Let’s play The Microsoft Game, where we take a news story about Apple and replace the word “Apple” with “Microsoft”.
Microsoft has denounced France as a sponsor of piracy after the country’s parliament backed a bill that, if enacted, will force the company to open its DRM technology to other hardware vendors and online music stores.
Speaking to Reuters, a Microsoft spokeswoman blasted the move as “state-sponsored piracy”, adding: “If this happens, legal music sales will plummet just when legitimate alternatives to piracy are winning over customers.”
The company also claimed interoperable music “cannot be adequately protected”.
Bad Microsoft! Bad, bad Microsoft! But of course, it wasn’t Microsoft that said those things.
While Apple throws its toys out of the pram, let’s look at what the (proposed) legislation actually says. It doesn’t say Apple, Microsoft et al must sell DRM-free songs. It says that DRM-protected tracks must be interoperable, and that if the firms behind the various copy protection wheezes won’t do that then consumers would be legally entitled to use third-party tools to transfer files from one format to another. So for example someone who’d bought loads of iTunes downloads would be legally entitled to convert the files into something else if they decided to go for a non-iPod player.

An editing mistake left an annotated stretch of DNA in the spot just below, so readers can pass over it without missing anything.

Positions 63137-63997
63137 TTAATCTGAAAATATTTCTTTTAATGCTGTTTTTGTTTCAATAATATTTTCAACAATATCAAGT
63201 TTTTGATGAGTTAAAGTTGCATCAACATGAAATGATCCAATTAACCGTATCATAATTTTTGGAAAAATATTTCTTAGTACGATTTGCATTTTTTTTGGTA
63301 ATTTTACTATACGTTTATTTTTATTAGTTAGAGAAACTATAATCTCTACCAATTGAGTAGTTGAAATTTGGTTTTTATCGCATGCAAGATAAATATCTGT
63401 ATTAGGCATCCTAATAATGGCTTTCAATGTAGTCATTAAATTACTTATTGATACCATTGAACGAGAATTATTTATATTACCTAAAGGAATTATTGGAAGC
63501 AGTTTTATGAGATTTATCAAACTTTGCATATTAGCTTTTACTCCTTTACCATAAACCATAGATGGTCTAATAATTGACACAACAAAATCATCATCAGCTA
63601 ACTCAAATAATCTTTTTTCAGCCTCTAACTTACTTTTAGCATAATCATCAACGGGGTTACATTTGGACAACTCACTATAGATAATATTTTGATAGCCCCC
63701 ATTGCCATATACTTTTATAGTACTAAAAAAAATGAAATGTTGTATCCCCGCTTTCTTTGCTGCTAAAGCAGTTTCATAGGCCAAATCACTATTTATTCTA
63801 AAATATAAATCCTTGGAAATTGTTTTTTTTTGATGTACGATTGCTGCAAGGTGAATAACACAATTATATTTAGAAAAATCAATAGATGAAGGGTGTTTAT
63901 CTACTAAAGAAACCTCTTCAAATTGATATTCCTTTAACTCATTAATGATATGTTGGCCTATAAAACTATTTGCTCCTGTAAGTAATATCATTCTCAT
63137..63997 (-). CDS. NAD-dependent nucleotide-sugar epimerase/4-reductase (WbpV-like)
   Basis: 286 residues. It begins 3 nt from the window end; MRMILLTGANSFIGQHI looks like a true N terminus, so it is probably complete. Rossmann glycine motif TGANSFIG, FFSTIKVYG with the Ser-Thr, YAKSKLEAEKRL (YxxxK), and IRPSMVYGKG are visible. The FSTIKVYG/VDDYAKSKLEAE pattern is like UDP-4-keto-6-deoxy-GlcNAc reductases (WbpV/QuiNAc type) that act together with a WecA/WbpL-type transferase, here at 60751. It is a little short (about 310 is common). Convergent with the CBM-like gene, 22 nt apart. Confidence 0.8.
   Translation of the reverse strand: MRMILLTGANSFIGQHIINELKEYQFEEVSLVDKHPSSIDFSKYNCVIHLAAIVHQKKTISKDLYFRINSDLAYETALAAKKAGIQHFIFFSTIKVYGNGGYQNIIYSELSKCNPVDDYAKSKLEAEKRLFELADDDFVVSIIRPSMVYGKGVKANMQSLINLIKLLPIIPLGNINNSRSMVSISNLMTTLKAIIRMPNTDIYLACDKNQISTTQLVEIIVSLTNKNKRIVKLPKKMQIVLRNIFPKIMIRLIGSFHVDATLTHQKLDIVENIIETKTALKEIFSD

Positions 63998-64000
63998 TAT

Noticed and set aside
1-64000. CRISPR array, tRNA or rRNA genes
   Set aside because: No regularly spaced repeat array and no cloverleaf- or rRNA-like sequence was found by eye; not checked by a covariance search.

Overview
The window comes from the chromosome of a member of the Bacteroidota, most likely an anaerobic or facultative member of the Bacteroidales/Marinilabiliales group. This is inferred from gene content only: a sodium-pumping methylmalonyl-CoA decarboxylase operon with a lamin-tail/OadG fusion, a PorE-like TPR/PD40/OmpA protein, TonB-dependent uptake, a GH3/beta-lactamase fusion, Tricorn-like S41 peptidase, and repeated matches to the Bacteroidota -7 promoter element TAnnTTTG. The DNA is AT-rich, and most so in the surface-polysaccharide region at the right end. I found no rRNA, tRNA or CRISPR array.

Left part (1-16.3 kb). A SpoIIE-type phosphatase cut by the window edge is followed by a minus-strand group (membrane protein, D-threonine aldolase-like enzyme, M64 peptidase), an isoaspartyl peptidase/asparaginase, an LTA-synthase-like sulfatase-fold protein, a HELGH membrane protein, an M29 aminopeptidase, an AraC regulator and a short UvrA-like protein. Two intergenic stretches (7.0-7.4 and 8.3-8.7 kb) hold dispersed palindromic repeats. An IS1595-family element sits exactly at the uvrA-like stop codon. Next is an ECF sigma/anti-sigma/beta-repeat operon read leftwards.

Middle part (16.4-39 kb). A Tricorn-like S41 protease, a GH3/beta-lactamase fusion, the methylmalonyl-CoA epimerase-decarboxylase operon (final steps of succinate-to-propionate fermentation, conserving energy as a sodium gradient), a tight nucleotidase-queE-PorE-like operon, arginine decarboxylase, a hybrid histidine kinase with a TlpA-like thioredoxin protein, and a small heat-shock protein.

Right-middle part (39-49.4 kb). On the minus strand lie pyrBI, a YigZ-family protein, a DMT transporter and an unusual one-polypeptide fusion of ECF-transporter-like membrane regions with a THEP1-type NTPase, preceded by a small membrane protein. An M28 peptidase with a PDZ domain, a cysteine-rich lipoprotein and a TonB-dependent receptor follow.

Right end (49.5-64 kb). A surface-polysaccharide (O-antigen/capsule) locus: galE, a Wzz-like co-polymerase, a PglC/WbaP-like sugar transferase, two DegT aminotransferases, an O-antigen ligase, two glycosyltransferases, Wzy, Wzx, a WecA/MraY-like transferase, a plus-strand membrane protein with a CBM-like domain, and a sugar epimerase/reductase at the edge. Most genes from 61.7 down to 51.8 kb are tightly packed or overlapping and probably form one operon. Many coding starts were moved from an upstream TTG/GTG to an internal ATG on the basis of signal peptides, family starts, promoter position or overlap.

What the French parliament is suggesting is that such conversion should be as a result of computer firms working together, rather than third parties. I don’t see the problem.
Update: Jupiter Research analyst Mark Mulligan does. he says: “If the French parliament is hoping that an industry standard DRM will come into being, the likely result is a Balkanized situation as we see in the mobile space (with OMA 2 mired in controversy) or probably Microsoft becoming the de facto standard. Remember that the majority of Europeâ€™s 200 digital stores are already WMA based.”
And as for this bit:
interoperable music “cannot be adequately protected”.
Bullshit! Apple’s DRM has been cracked. Microsoft’s DRM has been cracked. I’d post links to the appropriate programs if doing so didn’t violate about 300 recently passed laws.
Yes, any conversion tool that the two firms (or three firms, if you include Sony) could possibly create would be cracked too. But that’s irrelevant, because DRM always gets cracked. Always. Not that you need to crack it, because every song you can burn to CD can be re-ripped as a DRM-free MP3 and shared illegally. Not that there’s any real need to do that either: albums continue to leak long before they’re available to the public.
This has got nothing to do with piracy.